The Commissioner first claims that the Defendants committed legal malpractice. The elements of a legal malpractice claim in Virginia are: 1) an attorney-client relationship; 2) breach of the standard of care; and 3) damages proximately caused by the negligence. See Carstensen v. Chrisland Corp., 247 Va. 433, 442 S.E.2d 660, 668 (1994). Generally, expert testimony is required to establish each element. See Seaward International, Inc. v. Price Waterhouse, 391 S.E.2d 283, 287 (Va. 1990) (expert testimony required to establish all three elements of liability for malpractice except where they fall within the common knowledge of the trier of fact) (cited in Gregory v. Hawkins, 468 S.E.2d 891, 893 (Va. 1996)); Ripper v. Bain, 482 S.E.2d 832, 835 (Va. 1997) (same). Unless reasonable minds could not differ, each element is decided by the finder of fact. See Gregory, 468 S.E.2d at 475; Ripper, 482 S.E. 2d at 835-36; Heyward & Lee Constr. Co. v. Sands, Anderson, Marks & Miller, 453 S.E.2d 270, 272 (1995).
There is a substantial conflict in evidence as to whether an attorney-client relationship was formed between the Commissioner and the Defendants that covered the Davoudlarian/Krombein matter. Conflicting expert testimony (and substantial other conflicting testimony) was presented on this point.10 Moreover, resolution of the issue involves contested facts, such as the scope of the Letter agreement and the content of the conversations between Slenker and McCollister. Clearly, the question of whether an attorney-client relationship was formed should have gone to the jury.11 For essentially the same reasons, the question of whether, assuming an attorney-client relationship, the Defendants breached the applicable standard of care was also a jury question.12
Defendants argue that there is not sufficient evidence as to proximate cause for the malpractice claim to go to the jury. Although it is a close question, we decline to find that the claim should be dismissed for inadequate evidence of proximate cause.13 Therefore, that issue also should have gone to the jury. Finally, the Defendants raised a contributory negligence defense to the Commissioner's malpractice claim. In Virginia, contributory negligence is a complete defense to a legal malpractice action. See Lyle, Siegel, Croshaw, & Beale, P.C. v. Tidewater Capital Corp., 457 S.E.2d 28, 32 (Va. 1995). The Defendants presented sufficient evidence that the Commissioner was negligent and this negligence proximately caused the release of the $700,000 for their contributory negligence defense to have also gone to the jury. Therefore, on remand a new trial should be held on the Commissioner's malpractice claim.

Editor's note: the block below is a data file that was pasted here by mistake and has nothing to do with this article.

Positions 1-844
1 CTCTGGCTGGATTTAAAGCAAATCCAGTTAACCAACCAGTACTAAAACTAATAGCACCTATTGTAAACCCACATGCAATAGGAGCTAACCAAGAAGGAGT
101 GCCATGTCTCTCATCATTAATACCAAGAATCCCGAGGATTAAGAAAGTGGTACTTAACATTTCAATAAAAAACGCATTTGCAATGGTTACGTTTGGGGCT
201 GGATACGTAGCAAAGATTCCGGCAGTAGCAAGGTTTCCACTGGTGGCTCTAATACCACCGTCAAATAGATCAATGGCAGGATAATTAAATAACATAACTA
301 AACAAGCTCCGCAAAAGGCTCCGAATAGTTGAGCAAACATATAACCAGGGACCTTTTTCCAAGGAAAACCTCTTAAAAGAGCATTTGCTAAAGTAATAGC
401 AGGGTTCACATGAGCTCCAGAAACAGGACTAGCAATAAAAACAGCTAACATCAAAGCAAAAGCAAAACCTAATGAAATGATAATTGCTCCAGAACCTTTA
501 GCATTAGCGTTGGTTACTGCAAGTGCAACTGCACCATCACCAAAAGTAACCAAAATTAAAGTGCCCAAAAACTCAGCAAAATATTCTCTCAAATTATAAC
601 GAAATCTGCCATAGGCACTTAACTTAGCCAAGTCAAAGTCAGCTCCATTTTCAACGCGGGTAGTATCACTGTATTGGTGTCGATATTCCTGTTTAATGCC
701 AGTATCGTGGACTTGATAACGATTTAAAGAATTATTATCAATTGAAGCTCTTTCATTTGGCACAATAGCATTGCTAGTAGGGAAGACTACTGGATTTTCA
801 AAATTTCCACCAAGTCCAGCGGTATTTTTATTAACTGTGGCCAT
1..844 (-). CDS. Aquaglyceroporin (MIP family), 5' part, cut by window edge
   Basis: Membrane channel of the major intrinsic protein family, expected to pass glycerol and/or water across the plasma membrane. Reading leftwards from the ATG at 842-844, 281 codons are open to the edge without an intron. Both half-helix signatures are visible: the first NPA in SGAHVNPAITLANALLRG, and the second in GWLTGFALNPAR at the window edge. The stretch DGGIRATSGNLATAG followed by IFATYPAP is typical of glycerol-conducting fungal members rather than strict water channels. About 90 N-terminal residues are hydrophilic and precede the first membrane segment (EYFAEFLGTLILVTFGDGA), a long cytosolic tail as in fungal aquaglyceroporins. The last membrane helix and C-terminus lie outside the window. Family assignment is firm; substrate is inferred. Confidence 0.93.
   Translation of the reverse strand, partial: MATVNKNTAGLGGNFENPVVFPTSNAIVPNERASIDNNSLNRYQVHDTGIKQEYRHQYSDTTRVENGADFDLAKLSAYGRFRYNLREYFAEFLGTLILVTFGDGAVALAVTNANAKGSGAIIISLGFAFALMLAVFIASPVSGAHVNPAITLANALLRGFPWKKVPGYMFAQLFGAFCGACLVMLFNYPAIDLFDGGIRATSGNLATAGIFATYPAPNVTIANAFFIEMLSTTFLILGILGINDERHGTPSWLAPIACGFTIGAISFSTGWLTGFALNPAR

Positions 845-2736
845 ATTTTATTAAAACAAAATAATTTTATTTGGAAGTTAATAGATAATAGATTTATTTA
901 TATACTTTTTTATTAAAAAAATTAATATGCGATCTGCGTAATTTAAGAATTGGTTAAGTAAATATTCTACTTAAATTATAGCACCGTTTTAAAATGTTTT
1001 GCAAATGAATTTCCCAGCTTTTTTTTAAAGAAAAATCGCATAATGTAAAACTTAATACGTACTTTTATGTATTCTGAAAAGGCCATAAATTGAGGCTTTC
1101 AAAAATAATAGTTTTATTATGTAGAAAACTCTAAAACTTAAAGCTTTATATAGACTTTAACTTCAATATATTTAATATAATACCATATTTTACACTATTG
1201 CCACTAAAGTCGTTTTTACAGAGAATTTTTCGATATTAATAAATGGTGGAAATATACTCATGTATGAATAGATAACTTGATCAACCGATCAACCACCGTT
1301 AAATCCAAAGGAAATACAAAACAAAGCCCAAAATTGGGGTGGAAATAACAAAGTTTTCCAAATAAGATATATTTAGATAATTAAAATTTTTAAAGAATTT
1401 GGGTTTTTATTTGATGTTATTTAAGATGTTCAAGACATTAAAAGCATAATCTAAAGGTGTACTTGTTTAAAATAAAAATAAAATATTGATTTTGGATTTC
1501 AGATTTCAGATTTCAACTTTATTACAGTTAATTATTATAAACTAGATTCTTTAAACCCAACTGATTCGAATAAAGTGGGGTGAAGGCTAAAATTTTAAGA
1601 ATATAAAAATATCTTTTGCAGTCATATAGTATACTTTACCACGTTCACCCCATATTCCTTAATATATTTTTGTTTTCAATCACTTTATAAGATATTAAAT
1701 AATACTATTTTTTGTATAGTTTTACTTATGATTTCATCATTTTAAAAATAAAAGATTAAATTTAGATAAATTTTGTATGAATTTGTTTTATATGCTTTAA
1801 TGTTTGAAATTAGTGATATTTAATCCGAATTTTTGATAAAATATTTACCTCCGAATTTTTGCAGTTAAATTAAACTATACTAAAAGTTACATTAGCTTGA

The Commissioner also claims that Slenker breached the fiduciary duties he assumed as the Commissioner's agent or trustee by accepting the $1.175 million and placing it with the Virginia court. Under Virginia law, a fiduciary relationship exists "when special confidence has been reposed in one who in equity and good conscience is bound to act in good faith and with due regard for the interest of the one reposing the confidence." Allen Realty Corp. v. Holbert, 318 S.E.2d 592, 595 (Va. 1984) (internal citation omitted). One can become a fiduciary "because of money or property intrusted to him." Id. (internal citation omitted). Moreover, "it is well-settled that an agent is a fiduciary with respect to the matters within the scope of his agency." See Byars v. Stone and Gilmer, Administrators, 42 S.E.2d 847 (Va. 1947).14 The existence of a fiduciary duty, and the breach thereof, are both questions of fact. See Allen Realty, 318 S.E.2d at 595.
It is clear that Slenker received the check for $1.175 million from the Commissioner and deposited it with the Virginia court as part of perfecting Davoudlarian's appeal. The extent to which Slenker had control over the money is disputed, as are the purposes for which the money was to be used. However, while there is contravening evidence, the Commissioner has presented evidence that Slenker received the money knowing it was solely for use as an appeal bond, and after the Virginia Supreme Court's decision was instructed that the Commissioner wanted the money returned, yet participated in the unauthorized release of the money for a different purpose which was contrary to the Commissioner's interests. A fiduciary cannot act contrary to his principal's interest and, moreover, "must tell the principal about anything which might affect the principal's decision whether or how to act." Allen Realty, 318 S.E.2d at 595 (internal citation omitted). Therefore, the Commissioner's claim that Slenker breached a fiduciary duty that he assumed as agent or trustee with regard to the $1.175 million should have gone to the jury.15